Tracheotomy – Between 43-80% of the patients with tracheotomy tubes will manifest signs of aspiration or aspiration pneumonia. Dysphagia is produced by physiological changes associated with opening the trachea to atmospheric pressure, not merely the presence of the tube in the neck ( Murray, T, Carrau, R, 2006)

Physiciologic changes following a Tracheotomy

  • Loss or change in airway pressure
  • Inability to generate subglottic air pressure during the swallow
  • Reduced ability to produce an effective cough
  • Loss of sense of smell
  • Loss of phonation
  • Reduced mucosal sensitivity
  • Reduced true vocal cord closure and coordination
  • Disruption of the respiration and swallowing pattern/cycle
  • Foreign body effect
  • Reduced laryngeal elevation during deglutition

(Murray, T, Carrau, R, 2006)

Expiratory Valve – Most use a Passy-Muir Valve (PMV) –This is a removable one-way valve that opens to permit inhalation, but closes during expiration to divert the airflow through the larynx.

Advantages: (Gross RD, Eibling DE, Carrau R, Murray T, 2006)

· Patient can communicate verbally

· Airflow provides proprioceptive cues during swallowing exercises and learning maneuvers

· True VC adduction exercises will be maximized because of the subglottic air pressure build up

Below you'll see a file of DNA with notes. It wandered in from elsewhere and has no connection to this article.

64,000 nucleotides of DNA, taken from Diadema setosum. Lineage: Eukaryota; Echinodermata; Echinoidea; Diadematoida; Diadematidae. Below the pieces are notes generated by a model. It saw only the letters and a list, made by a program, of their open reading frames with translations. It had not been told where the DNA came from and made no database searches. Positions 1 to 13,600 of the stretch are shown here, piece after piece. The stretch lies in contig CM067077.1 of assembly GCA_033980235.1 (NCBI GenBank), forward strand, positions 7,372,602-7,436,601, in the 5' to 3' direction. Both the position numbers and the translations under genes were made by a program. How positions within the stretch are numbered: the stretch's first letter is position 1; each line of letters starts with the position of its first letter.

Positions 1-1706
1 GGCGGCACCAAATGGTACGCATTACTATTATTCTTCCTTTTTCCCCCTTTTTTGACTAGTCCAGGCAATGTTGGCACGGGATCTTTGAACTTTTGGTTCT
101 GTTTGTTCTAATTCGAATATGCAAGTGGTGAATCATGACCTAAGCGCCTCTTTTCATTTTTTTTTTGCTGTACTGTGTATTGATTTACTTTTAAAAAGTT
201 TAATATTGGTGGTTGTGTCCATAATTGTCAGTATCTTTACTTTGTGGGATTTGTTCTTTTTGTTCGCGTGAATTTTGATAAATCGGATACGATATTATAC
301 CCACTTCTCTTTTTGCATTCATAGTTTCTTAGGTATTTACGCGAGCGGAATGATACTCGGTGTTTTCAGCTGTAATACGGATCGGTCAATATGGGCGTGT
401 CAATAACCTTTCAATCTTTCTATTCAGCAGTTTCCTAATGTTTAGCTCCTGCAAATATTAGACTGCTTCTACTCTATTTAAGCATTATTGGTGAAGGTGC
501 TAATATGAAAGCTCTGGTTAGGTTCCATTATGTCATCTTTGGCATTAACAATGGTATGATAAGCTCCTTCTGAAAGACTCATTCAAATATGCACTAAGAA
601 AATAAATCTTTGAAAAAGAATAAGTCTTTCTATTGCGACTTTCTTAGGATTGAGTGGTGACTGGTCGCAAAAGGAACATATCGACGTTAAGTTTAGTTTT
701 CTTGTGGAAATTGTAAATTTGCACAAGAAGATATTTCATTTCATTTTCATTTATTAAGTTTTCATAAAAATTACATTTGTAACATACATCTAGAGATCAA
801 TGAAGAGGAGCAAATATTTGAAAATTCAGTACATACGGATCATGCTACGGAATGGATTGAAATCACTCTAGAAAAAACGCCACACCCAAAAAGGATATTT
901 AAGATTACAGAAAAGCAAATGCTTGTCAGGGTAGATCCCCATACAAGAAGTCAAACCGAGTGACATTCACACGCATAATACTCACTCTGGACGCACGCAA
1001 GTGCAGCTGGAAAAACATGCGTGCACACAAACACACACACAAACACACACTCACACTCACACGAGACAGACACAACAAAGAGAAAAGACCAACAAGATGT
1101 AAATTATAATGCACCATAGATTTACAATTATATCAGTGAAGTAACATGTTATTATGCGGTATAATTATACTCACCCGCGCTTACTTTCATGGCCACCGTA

· Improved pressure to aid in bolus propulsion

Contraindication for Valve:

  • Unconscious patient
  • Behavioral problems
  • Medical instability, esp. pulmonary
  • Tracheal stenosis
  • Airway obstruction above the tube
  • Thick and copious secretions that persist after valve placement
  • Foam filled tube cuff
  • Total laryngectomy
  • Inability to tolerate cuff deflation
  • Sever cognitive disorders

Signs and Symptoms of difficulty tolerating the Valve

  • Increasing respiratory rate over time with or without nasal flaring
  • Increased irritability, increased fear, anxiety
  • Decreased chest movement
  • Skin color changes

Dysphagia Evaluation – For clinicians unfamiliar with inflating and deflating cuffed tracheotomies, with suctioning, and with medical emergency techniques, the eval should be complete with nursing or approp medical personnel.

  1. Be sure patient is seated upright, optimal position for feeding
  2. Have patient suctioned both orally and via trach to ensure clear airway prior to evaluation
  3. Present with ice chip or liquid. Momentarily occlude tracheostomy (cuff deflated) with a finger to establish near normal tracheal pressure while swallowing. Observe the presence or absence of laryngeal elevation and look for overt signs of dysphagia. Suction immediately if any difficulty is noted.
  4. If patient is successful with first trial, select appropriate consistency to assess further and repeat above instructions with ½ tsp size boluses. May use a blue dye with food consistencies. Prior to proceeding to a new consistency, suction again. This helps differentiate the specific consistencies.

Dysphagia Treatment – PMV’s can improve swallowing and can be used during assessment and treatment phase of dysphagia management.

A patients ability to perform compensatory strategies and facilitative techniques that promote increased airway protection during PO (i.e. Supraglottic swallow, Super supraglottic swallow, Mendelsohn maneuver) and swallowing exercises that focus on muscle retraining to improve laryngeal elevation and vocal cord function (i.e. falsetto/pitch exercises, vocal cord adduction exercises, Mendelsohn maneuver, E-Stim) should be enhanced when the PMV is in place.

ENG biofeedback techniques used in dysphagia intervention (Buchholz, 1994) can be applied effectively with trachs while wearing the PMV.